The group later became Team 0x27 to differentiate themselves from their high school team as they began competing in summer competitions. The name 0x27 honors the group’s roots. It’s derived from the way computer programmers and engineers would express the hexadecimal equivalent of 39.

With some of the same members, Team 0x27 also won the 2009 and 2010 National Underwater Robotics Competition.

Cast of contributors

In addition to their technical efforts, team members have worked to get sponsors to support their endeavors. Current sponsors include Simrex Corporation (based in Buffalo, N.Y.), Hemisphere GPS (Scottsdale, Ariz.), KVH Industries (Middletown, R.I.), Ramtech-RC (Phoenix) and OmniSTAR.

Frank Neuperger is the founder and owner of SIMREX Corporation. He also helped found SATLOC Inc, the company that later spun off Hemisphere GPS. Simrex also provides internships for many of the robotics club members and alumni.

Others also have made important contributions to the team’s successes at SparkFun competitions. The team continues to use planning software developed in large part by current team mentor James Cotter when he was studying to earn his 2012 degree in computer systems engineering through ASU's School of Computing, Informatics, and Decision Systems Engineering.

Other significant contributors have been Geoff Clark, a recent graduate who focused on robotics in earning a bachelor's degree through the engineering program in the College of Technology and Innovation (CTI) at ASU's Polytechnic campus, and Jeff Rojo, who is pursuing his undergraduate degree in the same CTI program and also focusing on robotics.

“Most past team members are still considered current, since we conscript them as needed for the various challenges we undertake,” Frank Neuperger says.

Written by Rosie Gochnour and Joe Kullman

Joe Kullman

Science writer, Ira A. Fulton Schools of Engineering


New theory uncovers cancer's deep evolutionary roots

July 12, 2013

A new way to look at cancer – by tracing its deep evolutionary roots to the dawn of multicellularity more than a billion years ago – has been proposed by Paul Davies of Arizona State University’s Beyond Center for Fundamental Concepts in Science in collaboration with Charles Lineweaver of the Australian National University. If their theory is correct, it promises to transform the approach to cancer therapy, and to link the origin of cancer to the origin of life and the developmental processes of embryos.

Davies and Lineweaver are both theoretical physicists and cosmologists with experience in the field of astrobiology – the search for life beyond Earth. They turned to cancer research only recently, in part because of the creation at Arizona State University of the Center for the Convergence of Physical Science and Cancer Biology. The center is one of twelve established by the National Cancer Institute to encourage physical scientists to lend their insights into tackling cancer. portrait of Paul Davies in his office Download Full Image

The new theory challenges the orthodox view that cancer develops anew in each host by a series of chance mutational accidents. Davies and Lineweaver claim that cancer is actually an organized and systematic response to some sort of stress or physical challenge. It might be triggered by a random accident, they say, but thereafter it more or less predictably unfolds.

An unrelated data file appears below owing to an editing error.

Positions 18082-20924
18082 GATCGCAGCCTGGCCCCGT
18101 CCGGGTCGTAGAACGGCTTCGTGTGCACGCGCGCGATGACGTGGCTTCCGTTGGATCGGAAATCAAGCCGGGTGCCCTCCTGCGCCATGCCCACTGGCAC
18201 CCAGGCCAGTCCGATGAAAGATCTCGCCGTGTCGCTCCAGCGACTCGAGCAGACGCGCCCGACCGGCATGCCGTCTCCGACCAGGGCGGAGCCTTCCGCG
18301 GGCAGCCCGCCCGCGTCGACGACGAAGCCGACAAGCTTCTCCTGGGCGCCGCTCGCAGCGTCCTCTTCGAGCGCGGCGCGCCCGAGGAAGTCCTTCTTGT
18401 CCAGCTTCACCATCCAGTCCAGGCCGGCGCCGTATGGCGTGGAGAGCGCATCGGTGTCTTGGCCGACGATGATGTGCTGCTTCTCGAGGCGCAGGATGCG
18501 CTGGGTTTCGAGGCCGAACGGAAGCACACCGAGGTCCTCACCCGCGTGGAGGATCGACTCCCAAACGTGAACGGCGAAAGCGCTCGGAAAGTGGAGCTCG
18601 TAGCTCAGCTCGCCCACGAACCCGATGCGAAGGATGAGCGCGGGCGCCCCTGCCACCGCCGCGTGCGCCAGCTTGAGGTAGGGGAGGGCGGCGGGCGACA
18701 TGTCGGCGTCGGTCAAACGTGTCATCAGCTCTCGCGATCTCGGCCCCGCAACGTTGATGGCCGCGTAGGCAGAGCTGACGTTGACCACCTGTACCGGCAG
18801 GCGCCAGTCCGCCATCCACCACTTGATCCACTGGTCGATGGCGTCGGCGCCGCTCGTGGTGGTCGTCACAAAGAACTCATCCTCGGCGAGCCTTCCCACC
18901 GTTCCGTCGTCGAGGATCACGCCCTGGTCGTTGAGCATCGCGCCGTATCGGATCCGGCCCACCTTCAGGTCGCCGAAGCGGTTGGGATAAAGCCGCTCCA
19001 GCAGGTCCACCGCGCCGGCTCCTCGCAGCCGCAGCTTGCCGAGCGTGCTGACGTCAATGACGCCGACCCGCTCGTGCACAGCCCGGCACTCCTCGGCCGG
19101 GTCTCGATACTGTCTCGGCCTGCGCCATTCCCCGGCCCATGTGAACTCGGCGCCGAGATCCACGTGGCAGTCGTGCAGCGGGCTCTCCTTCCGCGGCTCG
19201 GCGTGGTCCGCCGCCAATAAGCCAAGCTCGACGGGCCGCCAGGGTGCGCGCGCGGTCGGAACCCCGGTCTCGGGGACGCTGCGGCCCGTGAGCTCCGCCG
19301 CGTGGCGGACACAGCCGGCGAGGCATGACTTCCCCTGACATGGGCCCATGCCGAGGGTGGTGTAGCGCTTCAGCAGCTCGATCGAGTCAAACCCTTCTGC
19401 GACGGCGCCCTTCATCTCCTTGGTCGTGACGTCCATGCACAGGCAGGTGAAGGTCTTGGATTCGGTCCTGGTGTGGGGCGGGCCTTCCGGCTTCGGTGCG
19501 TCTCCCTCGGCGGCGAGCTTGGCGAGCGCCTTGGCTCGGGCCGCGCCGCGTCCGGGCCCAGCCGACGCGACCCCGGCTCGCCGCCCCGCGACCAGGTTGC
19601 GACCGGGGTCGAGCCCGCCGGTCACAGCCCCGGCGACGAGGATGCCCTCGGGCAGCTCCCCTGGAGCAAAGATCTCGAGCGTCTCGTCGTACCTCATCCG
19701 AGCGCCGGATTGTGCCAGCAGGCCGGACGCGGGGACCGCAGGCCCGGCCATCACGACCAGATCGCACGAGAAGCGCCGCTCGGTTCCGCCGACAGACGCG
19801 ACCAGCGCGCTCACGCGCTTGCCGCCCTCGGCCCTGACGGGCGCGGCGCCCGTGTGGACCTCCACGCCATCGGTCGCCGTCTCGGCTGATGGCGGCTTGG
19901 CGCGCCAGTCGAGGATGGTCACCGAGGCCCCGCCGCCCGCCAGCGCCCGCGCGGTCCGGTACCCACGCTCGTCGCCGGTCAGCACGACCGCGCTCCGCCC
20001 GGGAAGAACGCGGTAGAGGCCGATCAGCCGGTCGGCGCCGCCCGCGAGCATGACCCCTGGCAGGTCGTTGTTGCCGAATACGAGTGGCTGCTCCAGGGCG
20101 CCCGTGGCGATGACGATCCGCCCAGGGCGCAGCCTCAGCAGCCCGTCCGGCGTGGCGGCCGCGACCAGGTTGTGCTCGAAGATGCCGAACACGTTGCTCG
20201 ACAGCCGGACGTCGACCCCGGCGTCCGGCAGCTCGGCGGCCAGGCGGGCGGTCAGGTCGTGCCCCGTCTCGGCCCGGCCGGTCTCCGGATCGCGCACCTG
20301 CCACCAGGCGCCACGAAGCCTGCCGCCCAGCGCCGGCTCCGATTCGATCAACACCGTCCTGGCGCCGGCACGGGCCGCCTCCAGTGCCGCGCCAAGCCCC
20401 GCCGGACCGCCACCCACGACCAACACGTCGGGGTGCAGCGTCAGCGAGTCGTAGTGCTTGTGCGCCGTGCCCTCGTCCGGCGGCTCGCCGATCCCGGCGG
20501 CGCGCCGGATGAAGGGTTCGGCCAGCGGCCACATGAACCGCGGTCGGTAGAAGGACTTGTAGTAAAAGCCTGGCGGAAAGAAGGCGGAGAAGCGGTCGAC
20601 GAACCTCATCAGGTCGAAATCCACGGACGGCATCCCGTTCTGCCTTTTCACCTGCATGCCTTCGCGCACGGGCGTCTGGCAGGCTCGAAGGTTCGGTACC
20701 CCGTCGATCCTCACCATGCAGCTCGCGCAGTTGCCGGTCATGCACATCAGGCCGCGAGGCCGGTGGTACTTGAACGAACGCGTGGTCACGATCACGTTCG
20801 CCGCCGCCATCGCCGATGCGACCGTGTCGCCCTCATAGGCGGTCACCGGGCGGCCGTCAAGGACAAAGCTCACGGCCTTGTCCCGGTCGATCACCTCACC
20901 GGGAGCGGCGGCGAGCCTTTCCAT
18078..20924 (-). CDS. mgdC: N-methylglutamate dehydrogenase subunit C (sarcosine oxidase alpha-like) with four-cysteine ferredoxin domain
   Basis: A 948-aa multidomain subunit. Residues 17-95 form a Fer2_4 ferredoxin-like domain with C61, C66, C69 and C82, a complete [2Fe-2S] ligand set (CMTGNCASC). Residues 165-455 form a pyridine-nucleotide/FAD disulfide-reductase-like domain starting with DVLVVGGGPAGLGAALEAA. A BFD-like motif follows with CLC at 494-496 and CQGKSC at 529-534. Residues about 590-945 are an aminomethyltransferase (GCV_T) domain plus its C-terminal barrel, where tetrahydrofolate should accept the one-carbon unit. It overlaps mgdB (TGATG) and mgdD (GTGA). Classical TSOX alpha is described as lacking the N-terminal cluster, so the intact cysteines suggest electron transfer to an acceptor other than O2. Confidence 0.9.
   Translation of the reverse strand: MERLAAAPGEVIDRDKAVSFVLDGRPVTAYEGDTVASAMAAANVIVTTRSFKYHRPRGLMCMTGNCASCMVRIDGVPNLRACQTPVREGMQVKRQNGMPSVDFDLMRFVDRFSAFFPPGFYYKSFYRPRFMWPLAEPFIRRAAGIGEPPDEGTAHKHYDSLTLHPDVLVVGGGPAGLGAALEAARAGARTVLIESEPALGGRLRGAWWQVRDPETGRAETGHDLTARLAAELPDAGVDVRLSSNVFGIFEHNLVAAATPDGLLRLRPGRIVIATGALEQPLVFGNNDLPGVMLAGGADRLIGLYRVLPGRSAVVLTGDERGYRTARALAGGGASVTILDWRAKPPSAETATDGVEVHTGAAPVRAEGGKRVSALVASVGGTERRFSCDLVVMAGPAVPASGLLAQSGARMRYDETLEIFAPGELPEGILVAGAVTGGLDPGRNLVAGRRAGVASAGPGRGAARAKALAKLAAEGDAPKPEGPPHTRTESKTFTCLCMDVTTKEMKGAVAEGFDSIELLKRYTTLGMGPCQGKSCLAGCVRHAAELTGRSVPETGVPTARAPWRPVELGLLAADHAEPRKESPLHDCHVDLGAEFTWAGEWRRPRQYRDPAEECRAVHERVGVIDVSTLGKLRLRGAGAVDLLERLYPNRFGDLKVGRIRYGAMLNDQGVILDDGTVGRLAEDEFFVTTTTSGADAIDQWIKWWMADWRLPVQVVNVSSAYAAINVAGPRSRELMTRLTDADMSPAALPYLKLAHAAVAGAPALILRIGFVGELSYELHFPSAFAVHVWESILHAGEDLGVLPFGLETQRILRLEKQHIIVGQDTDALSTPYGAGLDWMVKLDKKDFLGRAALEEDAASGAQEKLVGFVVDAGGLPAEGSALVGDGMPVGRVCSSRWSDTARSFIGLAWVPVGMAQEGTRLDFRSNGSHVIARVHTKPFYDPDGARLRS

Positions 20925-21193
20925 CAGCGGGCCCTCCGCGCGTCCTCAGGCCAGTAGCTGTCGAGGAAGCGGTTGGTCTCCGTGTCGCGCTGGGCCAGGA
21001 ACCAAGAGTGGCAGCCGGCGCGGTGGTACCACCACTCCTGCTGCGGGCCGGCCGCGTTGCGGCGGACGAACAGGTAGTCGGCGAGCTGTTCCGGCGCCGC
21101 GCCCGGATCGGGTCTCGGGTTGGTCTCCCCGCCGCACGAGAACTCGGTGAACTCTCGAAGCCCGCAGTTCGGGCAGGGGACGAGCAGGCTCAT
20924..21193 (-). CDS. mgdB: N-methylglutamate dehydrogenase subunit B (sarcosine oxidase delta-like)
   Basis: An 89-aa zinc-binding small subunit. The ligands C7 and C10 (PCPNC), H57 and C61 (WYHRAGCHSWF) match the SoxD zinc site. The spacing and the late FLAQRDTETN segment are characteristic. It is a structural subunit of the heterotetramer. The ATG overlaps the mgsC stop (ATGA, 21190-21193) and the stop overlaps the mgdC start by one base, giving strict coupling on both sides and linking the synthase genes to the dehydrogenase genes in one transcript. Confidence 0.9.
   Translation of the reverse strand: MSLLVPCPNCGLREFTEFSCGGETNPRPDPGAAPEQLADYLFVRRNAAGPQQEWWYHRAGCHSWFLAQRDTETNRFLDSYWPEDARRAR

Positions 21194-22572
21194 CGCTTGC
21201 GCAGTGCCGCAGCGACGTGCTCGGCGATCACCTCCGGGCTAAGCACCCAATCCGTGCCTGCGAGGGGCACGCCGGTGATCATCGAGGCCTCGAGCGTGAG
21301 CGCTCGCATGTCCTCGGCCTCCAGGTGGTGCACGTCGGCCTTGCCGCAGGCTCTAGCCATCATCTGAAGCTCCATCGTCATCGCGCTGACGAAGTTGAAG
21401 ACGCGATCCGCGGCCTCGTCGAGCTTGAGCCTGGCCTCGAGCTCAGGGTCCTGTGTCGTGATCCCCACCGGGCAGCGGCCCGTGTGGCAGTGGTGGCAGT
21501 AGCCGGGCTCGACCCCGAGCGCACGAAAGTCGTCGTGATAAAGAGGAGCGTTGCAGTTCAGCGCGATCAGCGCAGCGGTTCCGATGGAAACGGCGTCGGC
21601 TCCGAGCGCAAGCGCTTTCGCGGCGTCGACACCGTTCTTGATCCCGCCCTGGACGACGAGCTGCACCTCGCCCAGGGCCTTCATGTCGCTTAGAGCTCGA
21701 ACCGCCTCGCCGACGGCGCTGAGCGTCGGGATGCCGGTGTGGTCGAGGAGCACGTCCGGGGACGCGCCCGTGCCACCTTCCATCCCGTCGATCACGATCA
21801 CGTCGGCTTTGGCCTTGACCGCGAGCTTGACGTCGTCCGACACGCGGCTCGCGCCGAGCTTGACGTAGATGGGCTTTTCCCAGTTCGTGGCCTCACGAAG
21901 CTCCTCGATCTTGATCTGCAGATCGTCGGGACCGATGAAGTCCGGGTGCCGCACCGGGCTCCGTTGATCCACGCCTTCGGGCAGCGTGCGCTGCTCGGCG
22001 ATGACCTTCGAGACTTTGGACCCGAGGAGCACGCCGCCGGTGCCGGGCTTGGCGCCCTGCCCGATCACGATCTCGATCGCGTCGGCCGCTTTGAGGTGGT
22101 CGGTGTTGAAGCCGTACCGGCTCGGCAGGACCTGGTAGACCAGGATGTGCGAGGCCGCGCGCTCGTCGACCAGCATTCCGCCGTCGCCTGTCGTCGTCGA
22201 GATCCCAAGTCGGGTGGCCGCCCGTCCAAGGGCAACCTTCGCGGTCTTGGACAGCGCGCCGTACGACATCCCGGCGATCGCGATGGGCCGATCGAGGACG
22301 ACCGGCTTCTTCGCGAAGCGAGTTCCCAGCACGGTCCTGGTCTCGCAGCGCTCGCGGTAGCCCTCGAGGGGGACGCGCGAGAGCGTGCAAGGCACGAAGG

Their view of cancer is outlined in the article “Exposing cancer’s deep evolutionary roots,” written by Davies. It appears in a special July issue of Physics World devoted to the physics of cancer.

“We envisage cancer as the execution of an ancient program pre-loaded into the genomes of all cells,” says Davies, an Arizona State University Regents' Professor in ASU's College of Liberal Arts and Sciences. “It is rather like Windows defaulting to ‘safe mode’ after suffering an insult of some sort.” As such, he describes cancer as a throwback to an ancestral phenotype.

The new theory predicts that as cancer progresses through more and more malignant stages, it will express genes that are more deeply conserved among multicellular organisms, and so are in some sense more ancient. Davies and Lineweaver are currently testing this prediction by comparing gene expression data from cancer biopsies with phylogenetic trees going back 1.6 billion years, with the help of Luis Cisneros, a postdoctoral researcher with ASU's Beyond Center.

But if this is the case, then why hasn’t evolution eliminated the ancient cancer subroutine?

“Because it fulfills absolutely crucial functions during the early stages of embryo development,” Davies explains. “Genes that are active in the embryo and normally dormant thereafter are found to be switched back on in cancer. These same genes are the ‘ancient’ ones, deep in the tree of multicellular life.”

The link with embryo development has been known to cancer biologists for a long time, says Davies, but the significance of this fact is rarely appreciated. If the new theory is correct, researchers should find that the more malignant stages of cancer will re-express genes from the earliest stages of embryogenesis. Davies adds that there is already some evidence for this in several experimental studies, including recent research at Harvard University and the Albert Einstein College of Medicine in New York.

“As cancer progresses through its various stages within a single organism, it should be like running the evolutionary and developmental arrows of time backward at high speed,” says Davies.

This could provide clues to future treatments. For example, when life took the momentous step from single cells to multicellular assemblages, Earth had low levels of oxygen. Sure enough, cancer reverts to an ancient form of metabolism called fermentation, which can supply energy with little need for oxygen, although it requires lots of sugar.

Davies and Lineweaver predict that if cancer cells are saturated with oxygen but deprived of sugar, they will become more stressed than healthy cells, slowing them down or even killing them. ASU’s Center for the Convergence of Physical Science and Cancer Biology, of which Davies is principal investigator, is planning a workshop in November to examine the clinical evidence for this.

“It is clear that some radically new thinking is needed,” Davies states. “Like aging, cancer seems to be a deeply embedded part of the life process. Also like aging, cancer generally cannot be cured but its effects can certainly be mitigated, for example, by delaying onset and extending periods of dormancy. But we will learn to do this effectively only when we better understand cancer, including its place in the great sweep of evolutionary history.”